Buckingham Palace is the London residence and principal workplace of the reigning monarch of the United Kingdom. Located in the City of Westminster, the palace is often at the centre of state occasions and royal hospitality. It has been a focus for the British people at times of national rejoicing. Originally known as Buckingham House, the building which forms the core of today’s palace was a large townhouse built for the Duke of Buckingham in 1703 on a site which had been in private ownership for at least 150 years. It was subsequently acquired by King George III in 1761 as a private residence for Queen Charlotte and was known as “The Queen’s House”.
During the 19th century it was enlarged, principally by architects John Nash and Edward Blore, who formed three wings around a central courtyard. Buckingham Palace finally became the official royal palace of the British monarch on the accession of Queen Victoria in 1837. The last major structural additions were made in the late 19th and early 20th centuries, including the East front, which contains the well-known balcony on which the royal family traditionally congregates to greet crowds outside. However, the palace chapel was destroyed by a German bomb during World War II; the Queen’s Gallery was built on the site and opened to the public in 1962 to exhibit works of art from the Royal Collection.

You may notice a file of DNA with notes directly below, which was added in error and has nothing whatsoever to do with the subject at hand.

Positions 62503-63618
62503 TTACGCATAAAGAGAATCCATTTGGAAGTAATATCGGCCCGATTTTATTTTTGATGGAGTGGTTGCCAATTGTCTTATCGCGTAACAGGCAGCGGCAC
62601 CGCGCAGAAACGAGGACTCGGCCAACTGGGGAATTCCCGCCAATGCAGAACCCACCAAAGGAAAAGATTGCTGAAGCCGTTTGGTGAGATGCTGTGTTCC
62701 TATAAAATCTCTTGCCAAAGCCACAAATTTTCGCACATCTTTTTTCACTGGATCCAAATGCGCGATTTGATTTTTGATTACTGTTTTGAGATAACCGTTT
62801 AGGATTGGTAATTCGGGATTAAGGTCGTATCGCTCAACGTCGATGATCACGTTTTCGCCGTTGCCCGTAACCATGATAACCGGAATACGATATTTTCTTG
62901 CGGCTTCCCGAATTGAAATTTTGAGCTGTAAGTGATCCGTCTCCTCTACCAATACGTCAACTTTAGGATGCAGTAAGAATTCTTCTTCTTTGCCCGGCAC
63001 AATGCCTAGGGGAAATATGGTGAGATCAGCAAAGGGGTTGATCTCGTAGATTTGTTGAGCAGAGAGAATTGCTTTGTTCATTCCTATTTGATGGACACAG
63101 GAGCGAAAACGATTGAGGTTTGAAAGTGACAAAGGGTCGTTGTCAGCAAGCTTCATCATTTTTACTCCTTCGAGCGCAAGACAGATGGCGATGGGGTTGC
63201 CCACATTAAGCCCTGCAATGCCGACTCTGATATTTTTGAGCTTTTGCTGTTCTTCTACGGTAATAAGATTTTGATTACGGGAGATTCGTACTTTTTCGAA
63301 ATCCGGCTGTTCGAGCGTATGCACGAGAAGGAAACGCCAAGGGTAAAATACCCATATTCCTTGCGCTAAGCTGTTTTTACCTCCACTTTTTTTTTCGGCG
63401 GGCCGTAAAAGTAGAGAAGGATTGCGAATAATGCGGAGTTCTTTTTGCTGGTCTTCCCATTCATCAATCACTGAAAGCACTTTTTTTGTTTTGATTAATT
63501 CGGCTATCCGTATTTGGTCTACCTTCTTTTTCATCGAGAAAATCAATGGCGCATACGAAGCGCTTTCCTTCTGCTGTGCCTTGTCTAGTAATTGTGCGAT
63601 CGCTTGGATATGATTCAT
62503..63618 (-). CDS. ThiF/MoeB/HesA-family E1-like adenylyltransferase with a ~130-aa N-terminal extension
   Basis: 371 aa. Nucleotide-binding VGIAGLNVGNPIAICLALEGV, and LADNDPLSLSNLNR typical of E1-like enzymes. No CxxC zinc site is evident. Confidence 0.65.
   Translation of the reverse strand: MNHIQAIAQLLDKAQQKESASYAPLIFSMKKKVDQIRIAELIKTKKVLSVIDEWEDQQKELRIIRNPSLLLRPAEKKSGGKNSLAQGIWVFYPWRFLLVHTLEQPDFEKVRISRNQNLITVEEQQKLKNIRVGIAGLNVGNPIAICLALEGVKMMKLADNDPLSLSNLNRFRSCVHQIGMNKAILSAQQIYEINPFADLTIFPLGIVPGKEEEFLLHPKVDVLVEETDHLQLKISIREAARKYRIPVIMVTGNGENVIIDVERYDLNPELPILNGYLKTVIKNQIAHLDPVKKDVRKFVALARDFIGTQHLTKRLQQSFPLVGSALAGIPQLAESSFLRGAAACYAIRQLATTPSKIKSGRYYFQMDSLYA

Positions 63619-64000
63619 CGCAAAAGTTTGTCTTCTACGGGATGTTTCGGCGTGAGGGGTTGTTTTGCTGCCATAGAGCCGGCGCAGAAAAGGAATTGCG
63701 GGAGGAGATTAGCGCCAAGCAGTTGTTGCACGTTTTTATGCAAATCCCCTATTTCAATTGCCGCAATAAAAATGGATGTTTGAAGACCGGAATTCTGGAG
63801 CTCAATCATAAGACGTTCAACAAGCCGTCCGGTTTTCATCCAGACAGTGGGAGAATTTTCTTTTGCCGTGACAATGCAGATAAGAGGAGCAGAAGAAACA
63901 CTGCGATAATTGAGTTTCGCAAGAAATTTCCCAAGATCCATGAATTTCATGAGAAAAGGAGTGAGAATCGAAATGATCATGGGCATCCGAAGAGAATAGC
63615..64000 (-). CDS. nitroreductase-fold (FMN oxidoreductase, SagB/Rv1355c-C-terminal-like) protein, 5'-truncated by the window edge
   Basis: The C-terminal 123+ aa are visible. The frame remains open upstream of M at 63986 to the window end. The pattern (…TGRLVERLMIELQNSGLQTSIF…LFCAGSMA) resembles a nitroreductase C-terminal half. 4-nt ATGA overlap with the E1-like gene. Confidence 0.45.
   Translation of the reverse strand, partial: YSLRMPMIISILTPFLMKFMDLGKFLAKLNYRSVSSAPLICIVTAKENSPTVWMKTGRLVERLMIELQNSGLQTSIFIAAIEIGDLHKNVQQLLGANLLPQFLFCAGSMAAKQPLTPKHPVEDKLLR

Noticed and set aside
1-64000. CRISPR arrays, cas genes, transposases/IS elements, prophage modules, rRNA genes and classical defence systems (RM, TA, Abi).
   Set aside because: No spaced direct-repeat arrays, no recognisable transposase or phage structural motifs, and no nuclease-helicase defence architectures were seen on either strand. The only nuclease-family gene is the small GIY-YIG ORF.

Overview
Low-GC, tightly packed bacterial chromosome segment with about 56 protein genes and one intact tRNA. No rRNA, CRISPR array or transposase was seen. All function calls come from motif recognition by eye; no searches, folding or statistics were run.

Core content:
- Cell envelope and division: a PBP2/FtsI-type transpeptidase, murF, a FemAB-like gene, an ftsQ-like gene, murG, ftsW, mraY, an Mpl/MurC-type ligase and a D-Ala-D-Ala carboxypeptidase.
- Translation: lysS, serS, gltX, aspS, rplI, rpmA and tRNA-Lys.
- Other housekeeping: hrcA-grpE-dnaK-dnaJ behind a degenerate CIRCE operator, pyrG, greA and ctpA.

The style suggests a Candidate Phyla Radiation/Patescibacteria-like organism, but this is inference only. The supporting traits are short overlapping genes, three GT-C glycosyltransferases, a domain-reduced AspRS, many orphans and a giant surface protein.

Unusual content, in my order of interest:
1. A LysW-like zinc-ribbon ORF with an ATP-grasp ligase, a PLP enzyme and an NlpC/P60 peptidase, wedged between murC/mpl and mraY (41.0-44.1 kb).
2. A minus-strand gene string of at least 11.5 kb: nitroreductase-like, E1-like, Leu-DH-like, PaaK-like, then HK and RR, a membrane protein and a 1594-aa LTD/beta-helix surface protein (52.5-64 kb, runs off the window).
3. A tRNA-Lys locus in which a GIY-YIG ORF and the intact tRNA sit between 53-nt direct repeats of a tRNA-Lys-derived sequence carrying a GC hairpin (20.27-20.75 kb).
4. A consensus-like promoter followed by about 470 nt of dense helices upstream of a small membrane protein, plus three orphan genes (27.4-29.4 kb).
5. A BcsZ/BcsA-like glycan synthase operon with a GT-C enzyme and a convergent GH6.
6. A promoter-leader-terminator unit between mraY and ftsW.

The palace has 775 rooms, and the garden is the largest private garden in London. The state rooms, used for official and state entertaining, are open to the public each year for most of August and September, as part of the Palace’s Summer Opening. The State rooms house some of the Royal family’s greatest treasures including paintings by Rembrandt, Rubens, Poussin and Canaletto. They are also exquisitely furnished with some of the finest French and English furniture.
City of Westminster, London
020 7766 7300
Monday to Sunday 9.30 a.m. – 6.30 p.m.